10 Jun Tourism in Malta
Malta has won the challenge against other southern European destinations, guaranteeing a standard of excellence on such a small surface that enjoys an enviable geographical position and climate. So as to attract more and more elite tourism, the Republic of Malta has focused on the recovery of its beauties, where the visitor can make – of his/her stay – a “historical” experience. Many structures offer “experiential vacations” (courses in Maltese cooking, ceramics, bobbin lace) and this type of cultural offers are growing, not only in the Capital.
Last year in Valletta 2018, European Capital of Culture, the Maltese government – and specifically the Malta Tourism Authority – allocated funds for the renovations of the buildings of the historic centres to turn them into b&b’s and charming boutique hotels, also because in the ‘monument-city’ of Valletta (which is also a UNESCO heritage site) it’s absolutely forbidden to erect new buildings that can disrupt the urban layout. This financing project was called the Palazzini Scheme (http://www.mta.com.mt/template.aspx?id=276). Lots of boutique hotels that have opened in recent years.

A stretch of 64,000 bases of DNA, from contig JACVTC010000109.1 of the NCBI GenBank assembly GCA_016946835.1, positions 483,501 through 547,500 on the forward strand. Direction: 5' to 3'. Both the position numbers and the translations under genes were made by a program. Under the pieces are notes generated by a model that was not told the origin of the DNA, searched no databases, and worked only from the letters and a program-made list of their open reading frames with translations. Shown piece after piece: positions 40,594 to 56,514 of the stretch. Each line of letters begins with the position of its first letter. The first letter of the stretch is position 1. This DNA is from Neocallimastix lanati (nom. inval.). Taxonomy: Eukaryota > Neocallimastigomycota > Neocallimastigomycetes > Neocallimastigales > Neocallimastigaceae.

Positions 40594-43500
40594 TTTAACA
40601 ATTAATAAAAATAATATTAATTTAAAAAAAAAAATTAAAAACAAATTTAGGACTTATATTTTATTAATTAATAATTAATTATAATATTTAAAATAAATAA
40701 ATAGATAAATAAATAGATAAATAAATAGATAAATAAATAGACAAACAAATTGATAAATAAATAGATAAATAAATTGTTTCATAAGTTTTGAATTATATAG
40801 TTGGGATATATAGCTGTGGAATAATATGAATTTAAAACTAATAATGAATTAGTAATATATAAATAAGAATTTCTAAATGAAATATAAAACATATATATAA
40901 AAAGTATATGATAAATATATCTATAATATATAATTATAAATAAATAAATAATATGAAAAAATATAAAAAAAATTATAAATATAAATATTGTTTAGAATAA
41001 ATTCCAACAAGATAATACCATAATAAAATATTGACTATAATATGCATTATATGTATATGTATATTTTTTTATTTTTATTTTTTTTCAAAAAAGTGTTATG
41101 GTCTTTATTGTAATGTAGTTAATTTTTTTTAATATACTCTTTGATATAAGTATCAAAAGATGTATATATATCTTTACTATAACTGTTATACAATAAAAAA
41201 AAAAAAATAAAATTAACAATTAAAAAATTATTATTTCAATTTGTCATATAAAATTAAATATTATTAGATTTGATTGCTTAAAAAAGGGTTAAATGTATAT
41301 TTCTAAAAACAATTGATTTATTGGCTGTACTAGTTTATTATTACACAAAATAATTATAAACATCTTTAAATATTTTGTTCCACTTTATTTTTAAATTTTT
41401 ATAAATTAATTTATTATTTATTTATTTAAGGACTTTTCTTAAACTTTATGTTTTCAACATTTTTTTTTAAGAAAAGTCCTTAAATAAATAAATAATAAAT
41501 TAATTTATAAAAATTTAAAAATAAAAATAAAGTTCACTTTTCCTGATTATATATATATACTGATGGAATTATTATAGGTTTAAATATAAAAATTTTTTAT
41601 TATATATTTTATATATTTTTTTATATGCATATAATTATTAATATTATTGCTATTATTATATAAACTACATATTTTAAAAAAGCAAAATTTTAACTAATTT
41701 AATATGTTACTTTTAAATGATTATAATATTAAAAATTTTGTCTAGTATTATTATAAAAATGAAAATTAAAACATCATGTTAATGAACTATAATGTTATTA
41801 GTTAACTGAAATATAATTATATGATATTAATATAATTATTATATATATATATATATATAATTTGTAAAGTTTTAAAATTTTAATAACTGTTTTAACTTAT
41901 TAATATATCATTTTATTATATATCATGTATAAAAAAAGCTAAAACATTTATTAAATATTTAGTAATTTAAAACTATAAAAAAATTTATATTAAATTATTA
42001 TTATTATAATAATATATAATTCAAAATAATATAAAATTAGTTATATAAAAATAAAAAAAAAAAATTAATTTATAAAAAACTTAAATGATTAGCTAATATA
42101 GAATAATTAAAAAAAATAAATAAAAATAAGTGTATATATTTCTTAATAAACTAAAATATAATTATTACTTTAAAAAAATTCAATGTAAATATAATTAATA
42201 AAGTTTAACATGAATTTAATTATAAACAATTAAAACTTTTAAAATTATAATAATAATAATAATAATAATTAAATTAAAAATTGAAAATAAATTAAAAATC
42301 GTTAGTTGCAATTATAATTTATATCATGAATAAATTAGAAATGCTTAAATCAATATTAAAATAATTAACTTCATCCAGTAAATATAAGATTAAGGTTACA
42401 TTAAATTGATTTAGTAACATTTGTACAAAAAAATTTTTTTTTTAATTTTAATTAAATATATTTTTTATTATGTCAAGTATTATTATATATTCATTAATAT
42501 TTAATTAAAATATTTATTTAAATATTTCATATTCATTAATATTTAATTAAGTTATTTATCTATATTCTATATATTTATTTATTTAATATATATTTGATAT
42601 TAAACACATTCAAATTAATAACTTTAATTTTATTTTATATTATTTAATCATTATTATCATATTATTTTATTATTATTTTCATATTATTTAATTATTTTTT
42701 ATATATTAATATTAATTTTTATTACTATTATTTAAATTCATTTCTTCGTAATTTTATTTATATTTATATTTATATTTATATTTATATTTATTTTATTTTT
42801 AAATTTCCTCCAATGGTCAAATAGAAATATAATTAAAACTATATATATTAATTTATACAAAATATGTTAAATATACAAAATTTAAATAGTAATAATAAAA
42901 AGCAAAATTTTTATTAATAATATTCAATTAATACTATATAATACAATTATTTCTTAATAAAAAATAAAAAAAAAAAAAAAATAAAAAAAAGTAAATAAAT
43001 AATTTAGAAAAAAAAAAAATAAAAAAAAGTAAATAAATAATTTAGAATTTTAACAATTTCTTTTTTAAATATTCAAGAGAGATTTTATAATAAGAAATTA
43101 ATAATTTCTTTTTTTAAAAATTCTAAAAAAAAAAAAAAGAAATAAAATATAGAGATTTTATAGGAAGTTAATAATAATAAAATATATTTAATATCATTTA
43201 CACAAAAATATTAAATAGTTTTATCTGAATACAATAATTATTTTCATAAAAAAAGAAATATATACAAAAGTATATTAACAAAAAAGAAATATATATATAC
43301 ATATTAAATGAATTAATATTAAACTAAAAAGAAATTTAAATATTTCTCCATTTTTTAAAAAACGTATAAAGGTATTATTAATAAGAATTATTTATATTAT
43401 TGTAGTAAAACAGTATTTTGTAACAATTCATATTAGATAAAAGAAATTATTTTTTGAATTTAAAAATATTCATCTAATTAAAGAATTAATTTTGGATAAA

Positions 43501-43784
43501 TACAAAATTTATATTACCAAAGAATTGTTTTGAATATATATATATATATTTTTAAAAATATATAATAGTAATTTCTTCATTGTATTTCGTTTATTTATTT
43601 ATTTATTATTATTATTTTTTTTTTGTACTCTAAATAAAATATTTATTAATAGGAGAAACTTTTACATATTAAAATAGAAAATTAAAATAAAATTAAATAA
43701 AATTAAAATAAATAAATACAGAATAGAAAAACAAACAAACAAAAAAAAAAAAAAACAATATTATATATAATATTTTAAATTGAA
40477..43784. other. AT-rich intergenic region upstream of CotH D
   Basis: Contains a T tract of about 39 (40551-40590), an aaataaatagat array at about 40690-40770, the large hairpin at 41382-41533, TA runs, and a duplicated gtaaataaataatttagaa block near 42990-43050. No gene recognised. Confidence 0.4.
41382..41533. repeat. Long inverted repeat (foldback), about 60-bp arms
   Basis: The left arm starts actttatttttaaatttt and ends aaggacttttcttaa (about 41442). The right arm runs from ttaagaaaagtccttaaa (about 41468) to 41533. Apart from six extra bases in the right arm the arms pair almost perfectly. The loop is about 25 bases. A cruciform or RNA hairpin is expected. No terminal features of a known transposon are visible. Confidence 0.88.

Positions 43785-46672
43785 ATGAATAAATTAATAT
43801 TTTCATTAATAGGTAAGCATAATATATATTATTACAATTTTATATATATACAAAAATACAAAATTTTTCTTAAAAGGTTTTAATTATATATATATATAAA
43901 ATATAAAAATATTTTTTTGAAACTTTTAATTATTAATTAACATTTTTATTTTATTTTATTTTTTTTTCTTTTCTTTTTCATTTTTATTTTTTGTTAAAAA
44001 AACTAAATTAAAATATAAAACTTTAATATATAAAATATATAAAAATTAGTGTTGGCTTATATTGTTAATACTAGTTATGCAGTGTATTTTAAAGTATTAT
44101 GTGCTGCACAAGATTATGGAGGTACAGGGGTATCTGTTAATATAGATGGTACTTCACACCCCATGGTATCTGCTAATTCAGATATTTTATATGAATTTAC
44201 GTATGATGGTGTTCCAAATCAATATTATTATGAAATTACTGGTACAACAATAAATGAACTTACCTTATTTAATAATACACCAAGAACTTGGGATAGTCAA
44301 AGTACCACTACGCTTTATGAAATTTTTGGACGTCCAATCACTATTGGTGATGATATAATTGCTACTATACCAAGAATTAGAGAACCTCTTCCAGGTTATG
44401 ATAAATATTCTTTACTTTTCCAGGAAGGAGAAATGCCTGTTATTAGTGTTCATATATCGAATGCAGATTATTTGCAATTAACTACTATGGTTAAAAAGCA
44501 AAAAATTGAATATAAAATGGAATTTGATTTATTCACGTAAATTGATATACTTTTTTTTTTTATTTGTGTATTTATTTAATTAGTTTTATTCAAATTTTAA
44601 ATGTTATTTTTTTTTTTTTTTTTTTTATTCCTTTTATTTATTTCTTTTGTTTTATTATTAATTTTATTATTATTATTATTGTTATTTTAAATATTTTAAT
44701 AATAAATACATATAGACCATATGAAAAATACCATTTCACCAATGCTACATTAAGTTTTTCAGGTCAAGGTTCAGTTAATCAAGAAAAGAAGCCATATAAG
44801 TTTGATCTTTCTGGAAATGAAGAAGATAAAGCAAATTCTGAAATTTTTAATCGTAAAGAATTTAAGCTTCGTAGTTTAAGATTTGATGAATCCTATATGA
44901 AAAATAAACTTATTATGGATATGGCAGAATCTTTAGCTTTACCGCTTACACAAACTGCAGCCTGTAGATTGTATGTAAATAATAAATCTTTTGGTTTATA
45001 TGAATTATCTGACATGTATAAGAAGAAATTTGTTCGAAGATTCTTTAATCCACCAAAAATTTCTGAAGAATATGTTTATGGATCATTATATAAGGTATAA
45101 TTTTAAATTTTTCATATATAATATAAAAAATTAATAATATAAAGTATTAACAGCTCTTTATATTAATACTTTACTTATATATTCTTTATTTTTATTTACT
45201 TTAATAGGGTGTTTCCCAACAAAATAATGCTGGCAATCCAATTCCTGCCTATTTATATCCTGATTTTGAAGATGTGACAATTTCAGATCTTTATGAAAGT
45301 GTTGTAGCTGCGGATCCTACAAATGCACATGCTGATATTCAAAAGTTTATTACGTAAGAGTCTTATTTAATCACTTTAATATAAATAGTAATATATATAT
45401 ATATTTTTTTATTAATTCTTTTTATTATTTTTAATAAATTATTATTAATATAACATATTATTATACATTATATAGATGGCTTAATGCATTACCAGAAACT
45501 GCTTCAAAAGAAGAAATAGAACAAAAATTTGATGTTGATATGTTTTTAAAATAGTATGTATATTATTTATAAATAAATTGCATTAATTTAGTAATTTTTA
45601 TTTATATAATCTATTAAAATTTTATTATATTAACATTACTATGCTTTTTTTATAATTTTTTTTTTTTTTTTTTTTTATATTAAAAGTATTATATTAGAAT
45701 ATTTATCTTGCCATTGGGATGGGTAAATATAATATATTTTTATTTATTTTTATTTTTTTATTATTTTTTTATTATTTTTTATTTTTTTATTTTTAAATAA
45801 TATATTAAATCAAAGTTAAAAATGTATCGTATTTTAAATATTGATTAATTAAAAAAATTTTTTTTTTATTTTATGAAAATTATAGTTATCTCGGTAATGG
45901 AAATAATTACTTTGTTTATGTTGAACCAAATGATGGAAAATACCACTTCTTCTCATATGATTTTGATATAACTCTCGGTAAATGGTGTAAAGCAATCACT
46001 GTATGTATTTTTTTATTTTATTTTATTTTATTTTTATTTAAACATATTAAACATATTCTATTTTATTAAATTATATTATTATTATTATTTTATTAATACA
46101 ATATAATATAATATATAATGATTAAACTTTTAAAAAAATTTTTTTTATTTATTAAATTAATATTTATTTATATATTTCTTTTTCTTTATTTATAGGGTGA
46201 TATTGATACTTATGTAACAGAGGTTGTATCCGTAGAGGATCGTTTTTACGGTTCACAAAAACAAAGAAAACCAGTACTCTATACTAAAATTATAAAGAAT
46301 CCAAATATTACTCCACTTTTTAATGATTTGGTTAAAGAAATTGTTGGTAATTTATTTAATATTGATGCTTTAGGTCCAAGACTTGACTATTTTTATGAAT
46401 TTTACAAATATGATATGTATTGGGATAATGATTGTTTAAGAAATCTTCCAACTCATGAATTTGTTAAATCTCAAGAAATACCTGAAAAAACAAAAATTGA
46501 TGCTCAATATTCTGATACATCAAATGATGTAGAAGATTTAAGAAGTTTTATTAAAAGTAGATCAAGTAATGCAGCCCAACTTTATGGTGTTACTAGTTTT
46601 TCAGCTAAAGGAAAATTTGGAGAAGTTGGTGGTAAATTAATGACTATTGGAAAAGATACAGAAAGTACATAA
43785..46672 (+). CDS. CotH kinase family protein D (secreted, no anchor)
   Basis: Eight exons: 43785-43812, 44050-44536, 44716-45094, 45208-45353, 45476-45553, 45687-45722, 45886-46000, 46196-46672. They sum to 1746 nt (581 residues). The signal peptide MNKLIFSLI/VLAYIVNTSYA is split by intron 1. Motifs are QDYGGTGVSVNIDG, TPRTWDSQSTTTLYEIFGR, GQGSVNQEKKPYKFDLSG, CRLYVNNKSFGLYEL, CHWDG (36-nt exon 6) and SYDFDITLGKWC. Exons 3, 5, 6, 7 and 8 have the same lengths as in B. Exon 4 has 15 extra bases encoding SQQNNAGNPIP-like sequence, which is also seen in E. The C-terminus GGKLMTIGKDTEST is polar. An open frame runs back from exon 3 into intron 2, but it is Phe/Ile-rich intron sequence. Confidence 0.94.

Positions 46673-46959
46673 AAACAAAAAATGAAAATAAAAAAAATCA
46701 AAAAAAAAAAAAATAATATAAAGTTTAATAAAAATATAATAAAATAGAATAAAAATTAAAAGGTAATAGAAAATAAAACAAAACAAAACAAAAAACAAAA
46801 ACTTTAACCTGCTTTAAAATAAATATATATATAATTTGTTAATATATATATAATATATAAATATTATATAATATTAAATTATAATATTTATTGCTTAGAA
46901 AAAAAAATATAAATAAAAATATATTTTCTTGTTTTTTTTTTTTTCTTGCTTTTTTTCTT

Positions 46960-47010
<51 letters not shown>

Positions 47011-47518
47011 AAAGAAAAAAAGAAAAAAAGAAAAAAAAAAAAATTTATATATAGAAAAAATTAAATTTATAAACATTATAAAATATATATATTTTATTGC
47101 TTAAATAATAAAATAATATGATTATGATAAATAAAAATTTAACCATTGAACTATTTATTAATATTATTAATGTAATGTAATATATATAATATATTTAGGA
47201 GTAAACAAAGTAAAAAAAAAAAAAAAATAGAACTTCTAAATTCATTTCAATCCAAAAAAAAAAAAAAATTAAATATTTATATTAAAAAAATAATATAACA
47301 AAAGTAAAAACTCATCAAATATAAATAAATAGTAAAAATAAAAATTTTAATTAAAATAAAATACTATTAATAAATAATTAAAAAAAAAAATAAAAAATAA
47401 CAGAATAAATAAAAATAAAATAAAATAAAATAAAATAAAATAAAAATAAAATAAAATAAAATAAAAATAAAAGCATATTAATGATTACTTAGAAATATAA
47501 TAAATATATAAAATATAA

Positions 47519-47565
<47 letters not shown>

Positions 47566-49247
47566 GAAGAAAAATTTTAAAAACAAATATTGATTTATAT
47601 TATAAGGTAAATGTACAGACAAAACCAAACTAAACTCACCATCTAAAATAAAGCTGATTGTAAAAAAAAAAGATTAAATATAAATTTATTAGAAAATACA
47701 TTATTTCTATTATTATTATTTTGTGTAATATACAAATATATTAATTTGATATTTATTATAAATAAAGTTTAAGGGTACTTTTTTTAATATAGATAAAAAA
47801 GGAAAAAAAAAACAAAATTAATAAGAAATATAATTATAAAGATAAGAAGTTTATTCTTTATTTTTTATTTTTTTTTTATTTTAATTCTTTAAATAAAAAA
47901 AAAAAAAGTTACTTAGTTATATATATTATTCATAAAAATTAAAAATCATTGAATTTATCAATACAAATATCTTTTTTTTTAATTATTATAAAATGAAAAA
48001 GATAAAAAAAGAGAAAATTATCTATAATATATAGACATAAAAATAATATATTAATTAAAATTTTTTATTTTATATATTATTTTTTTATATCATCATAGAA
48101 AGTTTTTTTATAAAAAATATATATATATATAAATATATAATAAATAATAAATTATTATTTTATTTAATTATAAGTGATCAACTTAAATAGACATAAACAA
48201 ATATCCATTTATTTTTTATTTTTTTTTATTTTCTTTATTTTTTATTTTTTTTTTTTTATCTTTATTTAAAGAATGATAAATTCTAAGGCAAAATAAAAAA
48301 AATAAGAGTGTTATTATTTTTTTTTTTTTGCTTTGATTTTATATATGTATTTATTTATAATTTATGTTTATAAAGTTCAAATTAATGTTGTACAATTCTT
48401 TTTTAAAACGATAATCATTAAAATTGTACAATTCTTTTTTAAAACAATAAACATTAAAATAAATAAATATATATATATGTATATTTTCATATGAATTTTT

The total international arrivals of 2018 rose by 13.8%, but if the figure is limited to tourists alone, the percentage is really 14.3%. Looking at the other figures, we also see an upward trend with regard to the total number of nights spent in the archipelago, which grew by 12.5%, and total spending is up by 8%, exceeding 2.1 billion euros. This data demonstrates the full success of the campaigns undertaken by the Malta Tourism Authority, aimed at promoting the country as being also ideal as a short break destination, thus decreeing Valletta’s full success as a cultural destination, on a par with all other European capitals.
Equally clear is the success of the seasonally adjusted actions implemented by the MTA: these, in fact, continue to see an increase in the share of arrivals outside the summer season. If we look at the 2018 quarters, the number of presences is divided as follows: January-March 15.9%; April-June 28.8%; July-September 33.7%; October-December 15.6%.
Another available data that confirms the success of Maltese tourism policies is that which details the preferences regarding the accommodation chosen by tourists: if 63.5% preferred hotel facilities and 23.6% opted for another type of paid accommodation, an interesting 12.8% stayed in no-payment structures, highlighting how substantial the real estate market of foreigners who increasingly choose to invest in Malta for the purchase of their holiday homes.